What were the best films of 2016? Here are our top 10
The Ticket Awards 2016: Our film writers select their favourite movies of 2016
I, DANIEL BLAKE
Proof that cinema can still power public discourse. Ken Loach’s rigorously researched tale of benefit politics – an echo of his 1966 classic Cathy Come Home – generated snitty attacks in right-wing papers and spirited rebuttals from proud defenders.
Intelligent science fiction is not rare. It is, however, strange to see such stories play to big houses during “awards season”. Denis Villeneuve directs Amy Adams as a linguist attempting to connect with aliens. Beautiful. Emotionally satisfying.
Jim Jarmusch directs something that looks very like a Jim Jarmusch film. Adam Driver plays a (bus) driver called Paterson in the town of Paterson, NJ. The result is proof that idyllic lives need not be uninteresting.
EMBRACE OF THE SERPENT
The last survivor of an annihilated Amazonian tribe encounters an elderly white man desperate to cure the disease that threatens to eat up his last years. Ciro Guerra’s angry post-colonial epic has soared in reputation over the year.
SON OF SAUL
Shot in narrow ratio with a furiously mobile camera, László Nemes’s film follows a Sonderkommando as he seeks a decent burial for his son in Auschwitz. Nemes wisely relegates the greatest atrocities to the edge of the frame.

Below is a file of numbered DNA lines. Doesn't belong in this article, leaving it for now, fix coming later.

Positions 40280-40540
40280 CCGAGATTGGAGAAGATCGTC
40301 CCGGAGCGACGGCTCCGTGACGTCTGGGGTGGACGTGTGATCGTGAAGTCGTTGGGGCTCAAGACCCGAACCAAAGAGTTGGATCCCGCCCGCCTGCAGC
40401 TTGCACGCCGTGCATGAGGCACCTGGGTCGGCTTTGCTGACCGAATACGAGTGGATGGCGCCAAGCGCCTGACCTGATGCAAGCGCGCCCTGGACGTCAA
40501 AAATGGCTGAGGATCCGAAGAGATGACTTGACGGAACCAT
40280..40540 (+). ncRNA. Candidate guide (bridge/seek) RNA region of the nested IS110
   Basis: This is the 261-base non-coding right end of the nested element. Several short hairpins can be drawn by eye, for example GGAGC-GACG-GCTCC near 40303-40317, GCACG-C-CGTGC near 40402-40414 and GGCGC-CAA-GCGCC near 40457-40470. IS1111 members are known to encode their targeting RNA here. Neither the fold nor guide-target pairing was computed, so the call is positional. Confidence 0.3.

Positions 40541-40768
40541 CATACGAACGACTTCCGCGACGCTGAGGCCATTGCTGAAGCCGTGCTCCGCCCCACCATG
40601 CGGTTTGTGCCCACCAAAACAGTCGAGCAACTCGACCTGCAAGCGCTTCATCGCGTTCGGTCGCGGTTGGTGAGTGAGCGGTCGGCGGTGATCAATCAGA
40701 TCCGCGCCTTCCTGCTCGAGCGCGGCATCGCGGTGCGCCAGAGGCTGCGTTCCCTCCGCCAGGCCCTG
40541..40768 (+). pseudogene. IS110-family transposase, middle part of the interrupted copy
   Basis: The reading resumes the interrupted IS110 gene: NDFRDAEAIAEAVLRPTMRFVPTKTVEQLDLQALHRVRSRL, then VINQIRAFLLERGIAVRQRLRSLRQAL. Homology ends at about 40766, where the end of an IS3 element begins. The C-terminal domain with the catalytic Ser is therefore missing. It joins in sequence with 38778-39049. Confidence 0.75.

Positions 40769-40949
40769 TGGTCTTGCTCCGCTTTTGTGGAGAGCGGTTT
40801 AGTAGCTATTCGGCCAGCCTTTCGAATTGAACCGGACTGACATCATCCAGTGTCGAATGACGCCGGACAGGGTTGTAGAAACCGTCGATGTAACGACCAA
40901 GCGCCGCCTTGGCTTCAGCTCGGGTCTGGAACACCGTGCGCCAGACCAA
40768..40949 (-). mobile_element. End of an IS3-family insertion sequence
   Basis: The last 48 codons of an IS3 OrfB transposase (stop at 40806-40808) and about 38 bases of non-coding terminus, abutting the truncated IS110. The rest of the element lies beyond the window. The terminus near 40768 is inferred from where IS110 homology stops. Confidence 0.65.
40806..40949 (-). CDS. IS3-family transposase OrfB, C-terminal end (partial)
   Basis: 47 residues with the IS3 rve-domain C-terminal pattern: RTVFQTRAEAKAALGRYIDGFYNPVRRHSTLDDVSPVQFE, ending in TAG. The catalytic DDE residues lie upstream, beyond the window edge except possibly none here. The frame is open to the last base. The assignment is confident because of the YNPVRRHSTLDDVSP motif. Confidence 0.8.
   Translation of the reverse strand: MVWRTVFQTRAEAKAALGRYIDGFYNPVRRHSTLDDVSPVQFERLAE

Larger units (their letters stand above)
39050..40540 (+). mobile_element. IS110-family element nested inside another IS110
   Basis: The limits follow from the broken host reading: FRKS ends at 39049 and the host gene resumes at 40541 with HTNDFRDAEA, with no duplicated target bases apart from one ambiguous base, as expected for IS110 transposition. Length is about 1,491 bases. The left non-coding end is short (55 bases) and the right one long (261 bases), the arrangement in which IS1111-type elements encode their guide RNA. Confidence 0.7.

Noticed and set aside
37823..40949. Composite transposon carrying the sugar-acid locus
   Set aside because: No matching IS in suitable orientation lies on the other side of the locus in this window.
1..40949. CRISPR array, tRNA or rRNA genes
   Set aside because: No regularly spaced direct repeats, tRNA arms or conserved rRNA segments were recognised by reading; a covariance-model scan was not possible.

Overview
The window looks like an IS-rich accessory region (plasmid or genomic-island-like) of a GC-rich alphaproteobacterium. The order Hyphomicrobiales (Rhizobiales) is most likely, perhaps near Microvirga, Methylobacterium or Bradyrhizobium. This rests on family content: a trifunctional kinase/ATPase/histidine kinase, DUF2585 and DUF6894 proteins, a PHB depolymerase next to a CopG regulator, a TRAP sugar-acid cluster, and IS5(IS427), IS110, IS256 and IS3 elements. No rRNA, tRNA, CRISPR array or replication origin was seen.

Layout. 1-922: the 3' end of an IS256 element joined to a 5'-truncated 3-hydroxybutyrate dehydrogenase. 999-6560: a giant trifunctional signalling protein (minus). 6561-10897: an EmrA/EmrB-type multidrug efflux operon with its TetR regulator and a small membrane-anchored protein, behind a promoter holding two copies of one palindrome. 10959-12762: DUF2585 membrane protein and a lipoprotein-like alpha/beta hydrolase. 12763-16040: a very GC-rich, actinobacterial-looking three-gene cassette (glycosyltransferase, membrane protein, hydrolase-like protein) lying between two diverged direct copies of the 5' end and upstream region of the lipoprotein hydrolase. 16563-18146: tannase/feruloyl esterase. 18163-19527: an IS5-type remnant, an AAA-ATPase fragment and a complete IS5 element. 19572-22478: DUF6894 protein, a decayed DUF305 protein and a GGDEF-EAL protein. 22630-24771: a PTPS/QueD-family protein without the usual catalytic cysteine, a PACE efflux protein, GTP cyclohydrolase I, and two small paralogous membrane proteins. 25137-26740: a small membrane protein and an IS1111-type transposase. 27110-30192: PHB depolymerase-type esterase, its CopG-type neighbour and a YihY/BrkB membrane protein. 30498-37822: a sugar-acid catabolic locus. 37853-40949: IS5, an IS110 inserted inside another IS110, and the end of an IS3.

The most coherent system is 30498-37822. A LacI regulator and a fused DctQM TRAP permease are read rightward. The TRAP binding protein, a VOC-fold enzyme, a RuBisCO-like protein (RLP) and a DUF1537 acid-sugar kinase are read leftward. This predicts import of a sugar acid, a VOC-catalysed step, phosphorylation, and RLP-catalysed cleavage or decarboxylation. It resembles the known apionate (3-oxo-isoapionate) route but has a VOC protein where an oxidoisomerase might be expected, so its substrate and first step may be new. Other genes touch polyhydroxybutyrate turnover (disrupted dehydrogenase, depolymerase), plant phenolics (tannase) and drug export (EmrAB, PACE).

Is Robert Eggars’s bleak, windswept drama really a folk horror? Perhaps so. But it’s also an insightful study of the madness that attends efforts to extend the frontier. The end divided viewers.
THE EDGE OF SEVENTEEN
Director Kelly Fremon Craig has mentioned John Hughes as an influence on the development of her coming-of-age comedy. But thanks largely to a stunning performance by Hailee Steinfeld, the picture remains very much its own beast.
Deniz Gamze Ergüven’s debut – the tale of five Turkish sisters fighting for independence – won the most prestigious prize at the Cannes Director’s Fortnight and received an Oscar nomination for best foreign- language picture. It is a marvel.
What is wrong with the world? David Lowery’s remake of a so-so 1977 Disney entertainment proved to be the most delightful and moving family film of the year. Sadly, almost nobody saw it.
Who knew that Jeremy Saulnier’s siege thriller concerning a fight between neo-Nazi hicks and urban punk rockers would end up seeming so chillingly relevant? Remember Anton Yelchin this way.
- The films of the year listed here are just one of many categories in The Ticket Awards 2016. You can read all about them via the links below, and vote for your favourite – or add your own choice. And everyone who takes part will be in with a chance of winning one of our fantastic prizes.